Dissemination activities have been carried out in order to publish some scientific and technical results. Besides the R&D work that the RTDPs are performing, the SMEs have been contacting stakeholders in order to maximise the project reach and impact. The eCall standard is one of the main areas that the SMEs are focusing on by making sure the outcomes of i-VITAL can be useful to it while also benefiting from it. Stakeholders from eCall can provide useful feedback, and some of them even become customers of the i-VITAL technology.

The i-VITAL partners are confident that these results will contribute to motorcycle safety, and a reduction of fatalities and long-term injuries for Powered-Two-Wheelers (PTW). Ambulances and emergency teams will receive much more accurate information about the accident and the riders’ status, which will increase the rate of successful assistance outcomes. Besides medical treatment preparation, better diagnosis anticipation and right hospital selection, i-VITAL will also contribute to a reduction of ambulance-related accidents. Note that emergency services will receive valuable vital data from i-VITAL, and only take the risks of high-speed driving if really necessary.
The increment of motorcycle safety may also help support motorcycle sales and promote its use, since this means of transport is perceived to provide a low level of safety and high risk. Relatives and friends of motorcyclists can feel relieved when they are using i-VITAL, since they are tracked and important health or driving issue will be detected and reported to emergency services.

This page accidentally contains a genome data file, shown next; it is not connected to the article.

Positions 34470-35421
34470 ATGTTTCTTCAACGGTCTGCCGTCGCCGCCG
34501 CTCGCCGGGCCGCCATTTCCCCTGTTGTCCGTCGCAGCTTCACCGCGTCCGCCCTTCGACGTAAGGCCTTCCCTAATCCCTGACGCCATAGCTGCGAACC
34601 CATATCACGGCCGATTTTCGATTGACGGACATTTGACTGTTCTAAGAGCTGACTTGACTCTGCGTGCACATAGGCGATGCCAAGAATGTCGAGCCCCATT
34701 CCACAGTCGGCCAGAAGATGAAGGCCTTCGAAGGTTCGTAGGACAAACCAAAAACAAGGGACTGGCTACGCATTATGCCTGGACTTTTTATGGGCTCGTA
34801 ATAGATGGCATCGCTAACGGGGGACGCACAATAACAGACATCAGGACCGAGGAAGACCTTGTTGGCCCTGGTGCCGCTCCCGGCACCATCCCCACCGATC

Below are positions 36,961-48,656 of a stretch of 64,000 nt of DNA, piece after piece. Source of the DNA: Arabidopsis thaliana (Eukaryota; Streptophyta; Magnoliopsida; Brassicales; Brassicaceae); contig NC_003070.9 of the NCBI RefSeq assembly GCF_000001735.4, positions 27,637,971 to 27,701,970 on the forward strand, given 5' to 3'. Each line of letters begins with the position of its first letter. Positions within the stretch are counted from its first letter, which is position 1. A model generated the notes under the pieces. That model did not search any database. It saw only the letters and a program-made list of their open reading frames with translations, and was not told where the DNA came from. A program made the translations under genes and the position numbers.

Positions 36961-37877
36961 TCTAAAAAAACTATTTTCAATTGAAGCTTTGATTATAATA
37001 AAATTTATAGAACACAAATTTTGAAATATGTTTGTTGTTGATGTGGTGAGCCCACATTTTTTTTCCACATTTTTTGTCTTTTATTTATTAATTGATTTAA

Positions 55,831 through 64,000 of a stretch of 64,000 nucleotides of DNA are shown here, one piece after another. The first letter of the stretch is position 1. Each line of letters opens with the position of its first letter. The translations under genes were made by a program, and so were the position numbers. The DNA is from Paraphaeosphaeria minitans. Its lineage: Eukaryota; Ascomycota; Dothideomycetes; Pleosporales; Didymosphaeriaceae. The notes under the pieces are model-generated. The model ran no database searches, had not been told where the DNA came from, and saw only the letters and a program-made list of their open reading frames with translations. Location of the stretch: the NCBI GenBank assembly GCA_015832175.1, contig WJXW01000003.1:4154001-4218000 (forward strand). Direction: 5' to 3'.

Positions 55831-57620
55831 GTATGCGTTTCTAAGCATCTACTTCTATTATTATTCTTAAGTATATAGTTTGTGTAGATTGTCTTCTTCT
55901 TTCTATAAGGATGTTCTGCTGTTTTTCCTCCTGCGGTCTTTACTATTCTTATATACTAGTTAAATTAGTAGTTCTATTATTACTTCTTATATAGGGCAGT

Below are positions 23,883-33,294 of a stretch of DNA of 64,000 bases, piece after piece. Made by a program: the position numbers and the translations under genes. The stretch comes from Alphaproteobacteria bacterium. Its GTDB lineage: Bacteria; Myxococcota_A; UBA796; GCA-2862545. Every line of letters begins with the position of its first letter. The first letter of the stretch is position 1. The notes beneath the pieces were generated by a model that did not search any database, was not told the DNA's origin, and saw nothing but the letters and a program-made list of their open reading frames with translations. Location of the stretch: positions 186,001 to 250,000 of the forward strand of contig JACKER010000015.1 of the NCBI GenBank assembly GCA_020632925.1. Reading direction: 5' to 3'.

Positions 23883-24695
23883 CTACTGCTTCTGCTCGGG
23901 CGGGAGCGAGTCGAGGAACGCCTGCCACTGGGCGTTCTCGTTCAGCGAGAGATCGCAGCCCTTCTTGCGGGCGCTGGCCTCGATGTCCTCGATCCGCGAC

A future funding and investment plan has been defined, so that the SMEs have a clear vision of how the product and project results can be exploited and how they can reach the market successfully. Different market routes have been analysed and compared.

These results are expected to greatly impact the revenue base of the participant SMEs through multiple factors. First, an increase in the number of sold helmet/garment units is expected. Secondly, the revenue per unit sold is also expected to increase, since i-VITAL helmets and garments will contain a much higher added-value than regular ones. Moreover, the consortium will try to provide stand-alone i-VITAL monitoring units that can be incorporated to existing helmets and garments. If this is achieved, additional sales could be obtained by lowering the price barrier of the acquisition of i-VITAL products for existing helmet and garments owners.

An alternative revenue stream that is currently being considered is through licensing of the technology to third parties, such as other helmet or garment manufacturers. This option will also strengthen the European motorcycle industry by empowering other European firms to benefit from the i-VITAL results.

List of Websites:
www.i-vital.eu
Coordinator: Rafael Maestre
Affiliation: CETEM, www.cetem.es
Phone: +34-968 75 20 40
email: r.maestre@cetem.es

Reported by

ASOCIACION EMPRESARIAL DE INVESTIGACION CENTRO TECNOLOGICO DEL MUEBLEY LA MADERA DE LA REGION DE MURCIA
Spain